with natural gas. and now we have the technology to get it out. but critics argue that it's energy with a very steep price. >> i don't believe that fracking will ever be safe. >> reporter: later on sunday morning, the promise and the perils of fracking. >> osgood: jamie foxx has to be one of the most talented people in american show business. you name it. he does it. byron pitts will get him to show you. >> jamie foxx has made it all the way from the little town of texas to the pinnacle of hollywood. ♪ she knows how to... >> my book will be called "i still pinch myself." >> reporter: he's funny. he can sing. he's an oscar winner. you'll see him later. ♪ ahead on sunday morning >> osgood: as the year 2012 comes to a close this morning, we continue our holiday tradition here at sunday morning. we take time out to remember some of the remarkable people who have left us in the year just pending. >> 1, 2, 3, 4, 5, 1, 2, 3, 4, 5,. ♪ take a load off... >> osgood: they made our hearts sing. they made our spirits soar. >> that's one small step for man. >> osgood: some saved lives, some gave their
been enabled by new technology, in the academic realm, the rise of open access models which need to be embraced rather than in impeded especially since they offer a potential solution to the cost problems in the library sector that tom describes which would not necessarily in this on the economic interests of anyone so we need to think very seriously about how we treat voluntary authorship. by the same token the question remains as to whether or not the account of the ecosystem. i love that terminology, that we have heard today, is in fact the constitutionally correct account. i think i must differ slightly from the account that says the original intent of the framers of the constitution who then turned around the year after and enacted the first copyright act was to give something in balance to all of the participants in the system. as far as i can tell, rightly or wrongly those framers had an instrumental vision of copyright which in fact the end user, the consumer, i am happy to say it again, the reader was the ultimate beneficiary of the system and we may dislike that origina
. >> reporter: in the end, the combination of mom's motivation to find deals and the kids' savvy with technology may be the best combination finding sales. in the end, mom, martha, crushed the teens. she got hundreds off, where they got small dollars off. but i think this just comes down to a motivation issue. they got distracted. they were using their phones to facebook what they bought. yeah. mom, she wanted that deal and she found it. >> she got it. i love this. i didn't know much about this at all. now, i learned a lot, becky. i really did. >> a lot of takeaway. >> a lot of takeaway from that. >> thank you, becky. >> pleasure. >> all right. amy? >>> speaking of deals, 2013 is almost here. we have four perfect looks to ring in the new year in style. "lucky" magazine's lori bergamotto is here. $100 or less. >> there's still bargains to be had, amy. >> we begin with mary. mary's going to come on out. >> this dress is more of a vintage look. you see the tea length. very trendy for right now. we gave her a little thrift store clutch for $5. >> $5? >> go to thrift stores. and shoes from forever 21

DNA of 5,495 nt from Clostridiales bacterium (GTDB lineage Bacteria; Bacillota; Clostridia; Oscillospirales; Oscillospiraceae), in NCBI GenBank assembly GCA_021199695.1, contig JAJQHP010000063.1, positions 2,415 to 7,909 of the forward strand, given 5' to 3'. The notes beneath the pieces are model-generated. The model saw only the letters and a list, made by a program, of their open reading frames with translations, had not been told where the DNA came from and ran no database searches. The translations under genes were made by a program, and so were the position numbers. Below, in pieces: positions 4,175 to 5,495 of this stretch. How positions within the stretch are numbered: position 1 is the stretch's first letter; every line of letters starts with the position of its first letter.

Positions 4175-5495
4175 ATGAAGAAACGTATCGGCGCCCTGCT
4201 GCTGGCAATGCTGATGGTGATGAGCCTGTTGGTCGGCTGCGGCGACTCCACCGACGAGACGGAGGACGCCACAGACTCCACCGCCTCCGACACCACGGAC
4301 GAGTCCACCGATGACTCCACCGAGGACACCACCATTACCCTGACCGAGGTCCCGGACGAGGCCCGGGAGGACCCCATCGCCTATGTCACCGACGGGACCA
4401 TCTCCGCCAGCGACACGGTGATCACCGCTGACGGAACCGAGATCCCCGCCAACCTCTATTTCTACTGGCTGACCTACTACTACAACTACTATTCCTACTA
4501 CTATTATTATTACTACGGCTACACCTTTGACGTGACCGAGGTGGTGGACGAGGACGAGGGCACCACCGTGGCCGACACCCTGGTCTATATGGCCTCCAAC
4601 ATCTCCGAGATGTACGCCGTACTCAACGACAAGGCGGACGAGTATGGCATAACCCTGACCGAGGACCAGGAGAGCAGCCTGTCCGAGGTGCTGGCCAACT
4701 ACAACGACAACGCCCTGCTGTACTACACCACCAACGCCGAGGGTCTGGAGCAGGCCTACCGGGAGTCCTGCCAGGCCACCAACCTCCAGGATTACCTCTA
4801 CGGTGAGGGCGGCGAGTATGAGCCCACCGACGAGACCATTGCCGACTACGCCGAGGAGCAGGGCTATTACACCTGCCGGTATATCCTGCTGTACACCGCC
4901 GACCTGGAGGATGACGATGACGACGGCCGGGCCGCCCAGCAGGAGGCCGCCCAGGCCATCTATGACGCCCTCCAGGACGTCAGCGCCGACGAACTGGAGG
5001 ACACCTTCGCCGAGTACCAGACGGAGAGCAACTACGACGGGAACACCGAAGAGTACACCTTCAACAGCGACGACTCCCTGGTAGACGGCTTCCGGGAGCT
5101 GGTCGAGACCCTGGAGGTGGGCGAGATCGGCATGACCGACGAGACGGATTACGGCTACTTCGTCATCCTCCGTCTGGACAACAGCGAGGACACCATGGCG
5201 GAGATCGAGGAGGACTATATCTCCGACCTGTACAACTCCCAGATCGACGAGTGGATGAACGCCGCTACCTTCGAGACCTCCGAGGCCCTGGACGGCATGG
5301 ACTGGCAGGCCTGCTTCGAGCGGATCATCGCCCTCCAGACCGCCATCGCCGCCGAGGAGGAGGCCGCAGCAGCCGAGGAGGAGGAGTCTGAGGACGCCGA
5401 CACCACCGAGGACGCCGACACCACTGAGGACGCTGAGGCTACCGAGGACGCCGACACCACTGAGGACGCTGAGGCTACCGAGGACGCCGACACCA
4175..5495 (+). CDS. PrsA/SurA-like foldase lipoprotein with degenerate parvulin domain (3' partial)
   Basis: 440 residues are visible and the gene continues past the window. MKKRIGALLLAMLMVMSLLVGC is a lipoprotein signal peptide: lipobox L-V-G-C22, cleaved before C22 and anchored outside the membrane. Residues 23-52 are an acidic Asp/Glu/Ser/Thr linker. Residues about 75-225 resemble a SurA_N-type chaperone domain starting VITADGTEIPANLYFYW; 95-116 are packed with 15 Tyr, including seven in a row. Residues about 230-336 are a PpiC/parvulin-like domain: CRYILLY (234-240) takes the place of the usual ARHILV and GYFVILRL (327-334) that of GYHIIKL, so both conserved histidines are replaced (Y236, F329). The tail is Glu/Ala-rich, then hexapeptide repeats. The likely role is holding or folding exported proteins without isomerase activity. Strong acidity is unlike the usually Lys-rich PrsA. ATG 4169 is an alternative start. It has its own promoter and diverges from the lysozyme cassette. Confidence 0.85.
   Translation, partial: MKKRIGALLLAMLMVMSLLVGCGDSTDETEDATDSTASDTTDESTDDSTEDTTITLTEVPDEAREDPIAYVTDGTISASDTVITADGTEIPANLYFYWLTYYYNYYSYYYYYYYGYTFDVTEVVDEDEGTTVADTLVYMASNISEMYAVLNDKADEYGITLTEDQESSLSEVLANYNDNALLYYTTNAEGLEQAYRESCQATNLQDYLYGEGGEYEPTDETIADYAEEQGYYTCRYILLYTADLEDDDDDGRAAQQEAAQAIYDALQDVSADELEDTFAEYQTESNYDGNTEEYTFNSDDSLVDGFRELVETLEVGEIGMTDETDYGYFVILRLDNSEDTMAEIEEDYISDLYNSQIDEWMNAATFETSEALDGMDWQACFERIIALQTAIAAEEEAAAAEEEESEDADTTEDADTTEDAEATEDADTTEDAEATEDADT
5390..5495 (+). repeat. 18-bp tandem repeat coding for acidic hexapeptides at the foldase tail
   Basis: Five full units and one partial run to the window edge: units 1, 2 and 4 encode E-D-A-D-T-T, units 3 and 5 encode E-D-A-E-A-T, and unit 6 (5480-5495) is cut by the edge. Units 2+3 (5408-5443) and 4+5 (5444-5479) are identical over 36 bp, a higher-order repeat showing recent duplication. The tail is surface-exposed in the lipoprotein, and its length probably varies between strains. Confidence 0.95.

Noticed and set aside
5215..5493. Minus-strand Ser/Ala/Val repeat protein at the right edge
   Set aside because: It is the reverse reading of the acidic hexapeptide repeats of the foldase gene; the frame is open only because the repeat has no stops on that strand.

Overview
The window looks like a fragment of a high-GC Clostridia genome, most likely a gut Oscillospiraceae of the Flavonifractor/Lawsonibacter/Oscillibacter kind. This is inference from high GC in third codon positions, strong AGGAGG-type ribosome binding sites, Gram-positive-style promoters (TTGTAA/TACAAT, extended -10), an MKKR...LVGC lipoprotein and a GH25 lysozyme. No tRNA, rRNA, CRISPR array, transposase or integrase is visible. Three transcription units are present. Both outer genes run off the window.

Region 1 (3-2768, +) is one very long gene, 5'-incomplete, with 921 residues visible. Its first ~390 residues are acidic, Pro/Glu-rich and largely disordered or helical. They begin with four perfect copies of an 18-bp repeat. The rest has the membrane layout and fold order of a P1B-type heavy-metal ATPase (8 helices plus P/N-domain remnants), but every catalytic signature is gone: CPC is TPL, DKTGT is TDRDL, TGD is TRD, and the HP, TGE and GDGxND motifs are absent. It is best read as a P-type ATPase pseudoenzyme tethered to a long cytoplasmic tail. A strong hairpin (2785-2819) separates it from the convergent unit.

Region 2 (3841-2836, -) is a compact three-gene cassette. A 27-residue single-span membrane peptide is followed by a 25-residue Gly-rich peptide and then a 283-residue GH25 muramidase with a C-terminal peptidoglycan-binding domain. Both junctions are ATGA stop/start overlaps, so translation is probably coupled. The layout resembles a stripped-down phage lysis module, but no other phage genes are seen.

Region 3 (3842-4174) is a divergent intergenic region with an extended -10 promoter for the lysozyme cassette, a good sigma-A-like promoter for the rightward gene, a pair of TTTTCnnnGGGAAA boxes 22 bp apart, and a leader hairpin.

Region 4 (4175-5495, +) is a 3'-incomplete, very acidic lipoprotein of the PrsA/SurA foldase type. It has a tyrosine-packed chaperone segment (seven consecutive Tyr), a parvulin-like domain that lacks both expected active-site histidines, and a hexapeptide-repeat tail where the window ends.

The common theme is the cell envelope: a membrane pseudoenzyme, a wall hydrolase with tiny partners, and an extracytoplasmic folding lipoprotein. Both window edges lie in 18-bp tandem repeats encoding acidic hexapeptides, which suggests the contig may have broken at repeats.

celebrate a little win. nicoderm cq, the patch with time release smart control technology that acts fast and helps control cravings all day long. ♪ quit one day at a time with nicoderm cq. [ cheers and applause ] ♪ like the mistletoe >>> a festive holiday crowd here this times square, albeit a chilly one as well. we bid you all a good morning, america. george and robin enjoying the family today on this holiday. great to have amy robach and paula faris with us. >> thank you so much. >>> and this morning, the wheel of misfortune, losing out on thousands of dollars for how she pronounced one word. fair or unfair? i know what we all think here. wait until you hear it. it's fairly outrageous for those of us who have lived down south for a bit. >> unfair. >> unfair. >> you do. absolutely. >>> this is not unfair at all. this is going to help a lot of us. let's face it. we're down to the wire, people. it is -- everyone here is in trouble except me, which, i know, sam, doesn't surprise you. i'm wrapped and ready. >> you're wrapped and color-coded. >> you're wrapped? everything? >> who spends
brush movements than manual brushes and even up to 50% more than leading sonic technology brushes for a superior clean. oral-b power brushes. go to oralb.com for the latest offers. >>> i'll tell you about an incredible use for fish oil. the extent to which surprised me. every year, about 1.7 million people in the united states suffer traumatic brain injuries. i see it every day in my line of work, in severe cases, i can tell you there is no drug, no pill, really no intervention that can truly help once that damage has set in. what are you about to see, though, is two dramatic cases of crippling brain damage that may have, in fact, been reversed biomega 3 fatty acids. the first case, a 17-year-old in a horrible car accident. his car was overturned, he was discovered almost dead. we pick up the story at the hospital, right after that accident. this was the scene. when his parents finally arrived to bobby's bedside. >> you realize that he could be going any time. >> there had been so much bleeding within the brain. his skull could not contain the swelling. every part of his brain was